So I usually like to have at least 5 days of this blog in the hopper, but thanks to some busy weekends and late week nights, I haven’t been as good at planning as I usually am. Now it’s 11 p.m. on the night before this will publish and I spent two hours after work today researching Internet porn and it’s effects on the female of the species. And now I have nothing for the blog. Well, that’s not true, I have some outlines in the drafts folder, but none of them are interesting to me right now.
So, I took out this weird little writer’s deck I got for free when I worked at the public library. In the time it takes for Ben to brush his teeth, I’m going to try and pull something out of that deck and my ass that will save this post. Ready, go!
How totally fitting, I actually have been writing this letter in my head all day.
I heard that you think you have lung cancer. I’m sorry, that sounds rough. The first thing I thought of when Grandma told me is that you can’t have cancer, because you can’t die. This isn’t the kind of situation where the outpouring of filial love has clouded my judgement and caused my reality tests to become unhinged. I just don’t think you’ll ever die. You’ve been dying since the day I met you, eventually “I’m dying” starts to loose it’s impact.
Don’t get me wrong, I’m really sorry that the doctors think whatever is in your lungs justifies a lumpectomy, and I’m really sorry you’re already telling my grandma it’s “probably cancer.” I know we run negative, but she’s an old woman, I think it’s freaking her out. Then again, it might not be, she’s kind of hard to read.
Maybe I sound callous right now, in fact, I probably do. People with normal mothers are more than likely appalled. But for every time you’ve actually had cancer, you’ve told the whole family you “probably have cancer” 5 times more than that. And I still take the bait every time. Maybe I’m being petty, I have a wonderful life, I shouldn’t begrudge you your dramatics from the remote stability I’ve built myself far away from you. And yet, I resent your indulgence.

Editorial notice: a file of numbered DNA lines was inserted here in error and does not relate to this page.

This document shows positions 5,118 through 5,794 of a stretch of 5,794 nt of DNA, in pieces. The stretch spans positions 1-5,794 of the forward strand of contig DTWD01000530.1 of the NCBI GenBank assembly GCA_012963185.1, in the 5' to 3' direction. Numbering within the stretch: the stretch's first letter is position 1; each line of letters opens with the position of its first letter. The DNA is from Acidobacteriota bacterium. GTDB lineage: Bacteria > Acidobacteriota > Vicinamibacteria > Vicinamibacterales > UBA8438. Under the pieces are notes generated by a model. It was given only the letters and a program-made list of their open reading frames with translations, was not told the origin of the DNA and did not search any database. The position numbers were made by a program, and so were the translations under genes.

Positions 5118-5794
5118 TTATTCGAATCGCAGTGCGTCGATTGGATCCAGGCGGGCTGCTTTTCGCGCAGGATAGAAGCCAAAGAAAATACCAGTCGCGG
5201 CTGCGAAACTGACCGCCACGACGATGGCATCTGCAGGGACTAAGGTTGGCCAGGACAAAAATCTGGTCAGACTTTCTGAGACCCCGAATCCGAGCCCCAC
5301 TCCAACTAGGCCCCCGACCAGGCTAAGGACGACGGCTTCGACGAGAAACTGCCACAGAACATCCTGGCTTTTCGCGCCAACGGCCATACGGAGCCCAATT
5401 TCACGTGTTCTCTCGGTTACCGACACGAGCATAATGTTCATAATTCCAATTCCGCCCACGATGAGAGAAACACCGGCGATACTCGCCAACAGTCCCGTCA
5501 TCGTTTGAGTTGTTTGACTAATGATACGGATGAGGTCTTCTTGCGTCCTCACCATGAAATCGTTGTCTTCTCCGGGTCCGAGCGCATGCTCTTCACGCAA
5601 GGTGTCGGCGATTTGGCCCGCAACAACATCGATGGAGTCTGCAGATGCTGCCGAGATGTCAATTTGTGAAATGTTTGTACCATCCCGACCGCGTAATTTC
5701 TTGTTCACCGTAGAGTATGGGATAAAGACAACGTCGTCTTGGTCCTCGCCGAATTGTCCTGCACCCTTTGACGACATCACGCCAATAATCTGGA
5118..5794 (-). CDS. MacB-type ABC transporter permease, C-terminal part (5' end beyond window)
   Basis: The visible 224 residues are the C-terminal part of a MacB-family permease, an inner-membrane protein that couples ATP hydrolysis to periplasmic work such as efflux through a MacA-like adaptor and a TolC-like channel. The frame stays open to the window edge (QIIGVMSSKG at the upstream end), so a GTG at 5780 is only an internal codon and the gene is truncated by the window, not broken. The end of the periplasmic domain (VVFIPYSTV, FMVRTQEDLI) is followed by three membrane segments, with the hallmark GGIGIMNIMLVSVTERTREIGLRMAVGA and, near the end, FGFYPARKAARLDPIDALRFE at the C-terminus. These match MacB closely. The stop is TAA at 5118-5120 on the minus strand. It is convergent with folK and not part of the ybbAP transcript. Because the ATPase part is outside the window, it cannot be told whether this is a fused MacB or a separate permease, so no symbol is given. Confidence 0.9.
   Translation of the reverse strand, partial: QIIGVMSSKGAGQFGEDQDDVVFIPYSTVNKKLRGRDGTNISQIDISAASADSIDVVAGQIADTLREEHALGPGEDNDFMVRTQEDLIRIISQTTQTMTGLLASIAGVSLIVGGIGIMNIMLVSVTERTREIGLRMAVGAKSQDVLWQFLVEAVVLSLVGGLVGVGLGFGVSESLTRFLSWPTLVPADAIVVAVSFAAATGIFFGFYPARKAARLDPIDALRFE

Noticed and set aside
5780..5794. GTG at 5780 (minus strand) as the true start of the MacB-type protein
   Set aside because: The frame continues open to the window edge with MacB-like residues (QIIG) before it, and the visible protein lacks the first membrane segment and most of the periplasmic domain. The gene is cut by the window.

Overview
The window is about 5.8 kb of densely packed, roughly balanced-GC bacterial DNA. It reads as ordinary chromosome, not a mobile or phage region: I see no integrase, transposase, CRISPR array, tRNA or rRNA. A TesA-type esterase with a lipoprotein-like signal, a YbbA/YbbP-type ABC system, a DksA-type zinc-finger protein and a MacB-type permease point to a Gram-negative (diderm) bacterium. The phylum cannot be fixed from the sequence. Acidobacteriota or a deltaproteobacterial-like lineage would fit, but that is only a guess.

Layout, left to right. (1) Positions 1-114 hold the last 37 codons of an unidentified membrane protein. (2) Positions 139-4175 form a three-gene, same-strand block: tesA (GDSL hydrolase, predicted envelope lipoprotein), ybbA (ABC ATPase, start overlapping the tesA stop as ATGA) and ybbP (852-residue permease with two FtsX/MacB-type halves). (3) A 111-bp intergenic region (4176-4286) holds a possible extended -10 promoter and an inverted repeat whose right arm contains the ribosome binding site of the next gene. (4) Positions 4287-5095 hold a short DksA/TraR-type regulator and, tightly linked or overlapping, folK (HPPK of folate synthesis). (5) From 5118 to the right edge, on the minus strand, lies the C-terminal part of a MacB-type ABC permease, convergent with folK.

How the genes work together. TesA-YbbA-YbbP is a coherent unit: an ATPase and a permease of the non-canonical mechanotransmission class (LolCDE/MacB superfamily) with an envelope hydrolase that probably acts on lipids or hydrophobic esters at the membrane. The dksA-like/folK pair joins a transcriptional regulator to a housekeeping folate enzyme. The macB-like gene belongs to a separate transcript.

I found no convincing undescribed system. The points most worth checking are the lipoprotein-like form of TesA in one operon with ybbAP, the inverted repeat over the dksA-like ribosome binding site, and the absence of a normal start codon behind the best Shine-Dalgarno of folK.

Our interactions have taught me that you do not care for me. You may think you do, but you only care for what I can do for you, what I can give to you, or what you can take from me. After 28 years, you have no use for me beyond that. And yet, I have an endless, reasonless longing for you that even 5 years of avoiding you can not seem to squelch. Every day I wake up with a hole in my chest from where you standing side-kicked my heart out when you left me to rot at my grandparents house, and when you tried to convince me I was worthless so I would quit school and take care of you, and when you’d rather do drugs and lie to me than be any kind of mom to me.
I can’t tell you how immature it is that I still dwell on this shit. I’ve done every kind of trick and 12 step and therapy to try and wipe this out of my brain, but it wont go. I’m starting to think it’s always going to be there, and I’ll just have to correct for my deficiencies, like mom-shaped bifocals for the rest of my life. Maybe that’s not so bad. Everybody probably has something somebody side-kicked out of them at some point. And we’re all just walking around with these mom and dad and lover shaped boot marks all over ourselves, trying to compensate for what we’ve lost.
I am sorry you may or may not have cancer again. I’m more sorry that you’re going to get a piece of your lung cut out this week, and after 5 years and thousands of dollars of professional help, I can still feel your excitement, even from over here. You don’t have to get cancer to have people love you and do things for you, you just have to stop being an emotionally and physically abusive drug addict.
Out of all the people in the world, only one other person has earned less rights to my compassion, and that asshole’s dead. And yet, I still worry, I still cry over you and feel bad for you. I wish I could rip you out at the root. My friends say that my worrying over you is a sign of my humanity, but if this is humanity, I don’t want it right now.
Maybe someday I’ll get back to the place I was when all I felt for you was remorse, and I was able to honestly say things like “I hope she gets better, just not near me.” But from where I am right now, I feel that place was a lie. Not like this is the truth, really. All of it is true. I do hope you get better, I wish you were better. I wish I was better too.
Ben was done brushing his teeth about 30 minutes ago, but at least I got that off my chest. And I have a blog for tomorrow. See kids, everything works out in the end. Seriously, though, this dramatic cancer letter was almost ruined about 20 times because I kept writing lunch cancer instead of lung cancer. I’m a stinker.